Are your money problems just another illness?

Monday, August 19, 2019

In debt because you’re careless with your spending? It’s not your fault, you’re just sick.

“Mind Over Money” author Brad Klontz founded the Financial Psychology Institute and says “money disorders” cause recurring and self-defeating issues that people have with money.

He’s correct, of course, that problems with money are a symptom of deeper issues such as anxiety, depression or trauma that must be dealt with to achieve real progress.

The average American has $38,000 in debt, a quarter of that on high-interest credit cards, according to a report from Northwestern Mutual.

That’s up about $1,000 from a year ago, and that amount doesn’t even include home mortgages. And, the number of people who said they carry no debt this year was down to 23 percent compared to 27 percent a year previous.

After credit cards and mortgages, student loans and car loans are the next biggest debt burdens.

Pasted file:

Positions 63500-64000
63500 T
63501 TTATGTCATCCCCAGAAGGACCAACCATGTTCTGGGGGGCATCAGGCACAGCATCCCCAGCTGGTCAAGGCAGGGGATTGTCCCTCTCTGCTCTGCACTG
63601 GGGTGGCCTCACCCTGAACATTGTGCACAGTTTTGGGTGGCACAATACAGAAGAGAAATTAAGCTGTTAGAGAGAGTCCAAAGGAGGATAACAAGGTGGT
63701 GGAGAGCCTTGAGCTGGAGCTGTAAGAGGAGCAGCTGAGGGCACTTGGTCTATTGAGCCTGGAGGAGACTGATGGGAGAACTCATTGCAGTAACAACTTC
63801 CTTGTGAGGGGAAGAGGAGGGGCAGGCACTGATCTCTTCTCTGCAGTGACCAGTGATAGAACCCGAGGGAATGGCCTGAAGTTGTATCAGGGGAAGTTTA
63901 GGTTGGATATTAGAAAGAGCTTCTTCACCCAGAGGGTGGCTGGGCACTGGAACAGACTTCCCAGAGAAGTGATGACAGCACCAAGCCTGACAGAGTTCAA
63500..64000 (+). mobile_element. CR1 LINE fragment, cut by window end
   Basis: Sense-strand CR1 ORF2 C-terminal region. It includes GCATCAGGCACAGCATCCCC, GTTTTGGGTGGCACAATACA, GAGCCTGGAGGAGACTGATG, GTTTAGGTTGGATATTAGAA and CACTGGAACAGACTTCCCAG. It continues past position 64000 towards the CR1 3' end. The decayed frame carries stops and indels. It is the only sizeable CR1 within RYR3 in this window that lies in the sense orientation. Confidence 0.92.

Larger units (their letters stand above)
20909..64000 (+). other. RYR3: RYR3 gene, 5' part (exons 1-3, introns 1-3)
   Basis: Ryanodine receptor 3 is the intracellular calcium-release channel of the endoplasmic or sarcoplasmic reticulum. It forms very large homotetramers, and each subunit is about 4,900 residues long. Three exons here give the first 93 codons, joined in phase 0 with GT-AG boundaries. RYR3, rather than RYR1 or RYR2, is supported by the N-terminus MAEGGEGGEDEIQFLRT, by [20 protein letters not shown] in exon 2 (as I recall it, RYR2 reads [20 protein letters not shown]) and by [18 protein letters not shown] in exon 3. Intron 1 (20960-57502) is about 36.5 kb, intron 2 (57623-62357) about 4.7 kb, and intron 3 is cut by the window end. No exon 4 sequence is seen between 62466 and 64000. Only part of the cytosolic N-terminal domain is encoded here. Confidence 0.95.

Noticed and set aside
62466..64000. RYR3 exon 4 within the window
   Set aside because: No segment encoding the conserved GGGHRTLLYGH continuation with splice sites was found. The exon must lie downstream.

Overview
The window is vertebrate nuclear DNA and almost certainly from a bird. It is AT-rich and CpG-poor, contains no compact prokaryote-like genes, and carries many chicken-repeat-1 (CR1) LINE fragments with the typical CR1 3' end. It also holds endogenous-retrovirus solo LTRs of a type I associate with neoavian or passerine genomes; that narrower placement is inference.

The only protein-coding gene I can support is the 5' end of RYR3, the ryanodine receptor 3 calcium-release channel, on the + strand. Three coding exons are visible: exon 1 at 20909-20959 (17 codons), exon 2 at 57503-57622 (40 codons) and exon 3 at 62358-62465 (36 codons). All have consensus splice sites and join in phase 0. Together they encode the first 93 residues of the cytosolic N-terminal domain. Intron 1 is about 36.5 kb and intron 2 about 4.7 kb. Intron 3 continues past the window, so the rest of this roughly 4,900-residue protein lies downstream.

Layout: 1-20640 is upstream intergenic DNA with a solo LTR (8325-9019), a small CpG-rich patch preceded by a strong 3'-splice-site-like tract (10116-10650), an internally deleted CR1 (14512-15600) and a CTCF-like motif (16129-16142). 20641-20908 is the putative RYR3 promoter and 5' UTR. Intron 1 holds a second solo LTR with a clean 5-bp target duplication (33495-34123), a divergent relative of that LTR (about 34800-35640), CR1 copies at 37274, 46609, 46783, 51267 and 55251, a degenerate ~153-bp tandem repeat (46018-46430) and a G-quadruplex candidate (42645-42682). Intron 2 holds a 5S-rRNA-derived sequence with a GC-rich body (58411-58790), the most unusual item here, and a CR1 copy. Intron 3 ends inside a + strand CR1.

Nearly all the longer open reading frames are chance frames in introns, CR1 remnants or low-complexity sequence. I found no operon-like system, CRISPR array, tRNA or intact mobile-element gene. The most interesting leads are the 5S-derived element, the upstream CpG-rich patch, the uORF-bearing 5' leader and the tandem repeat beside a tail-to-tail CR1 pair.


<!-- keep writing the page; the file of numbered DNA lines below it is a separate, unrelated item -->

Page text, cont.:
Most problems fall into three categories Klontz says: Money avoidance, money worshipping and relational money disorders, which results in more specific problems such as overspending, workaholism and pathological gambling.

We’re each personally responsible for our money decisions, of course, but regulations that allow high credit card interest rates don’t help.

Those can be traced to a decision by South Dakota back in the 1970s to eliminate usuary laws, attracting dozens of credit card companies to the state, where Sioux Falls has earned the nickname “Credit Card Central.”

Of course, individual Americans, who now hold a record $4 trillion in consumer debt, won’t get much help from the federal government, which is now officially $22 trillion in debt, and by other accounting methods, actually $118 trillion in the red.

Back-to-school expenses will quickly be followed by Christmas spending and never-ending pressures on the family budget.

Even if you’re not seriously in debt, now is as good a time as any to take stock of personal spending habits and make changes while there is still time to get in shape financially.

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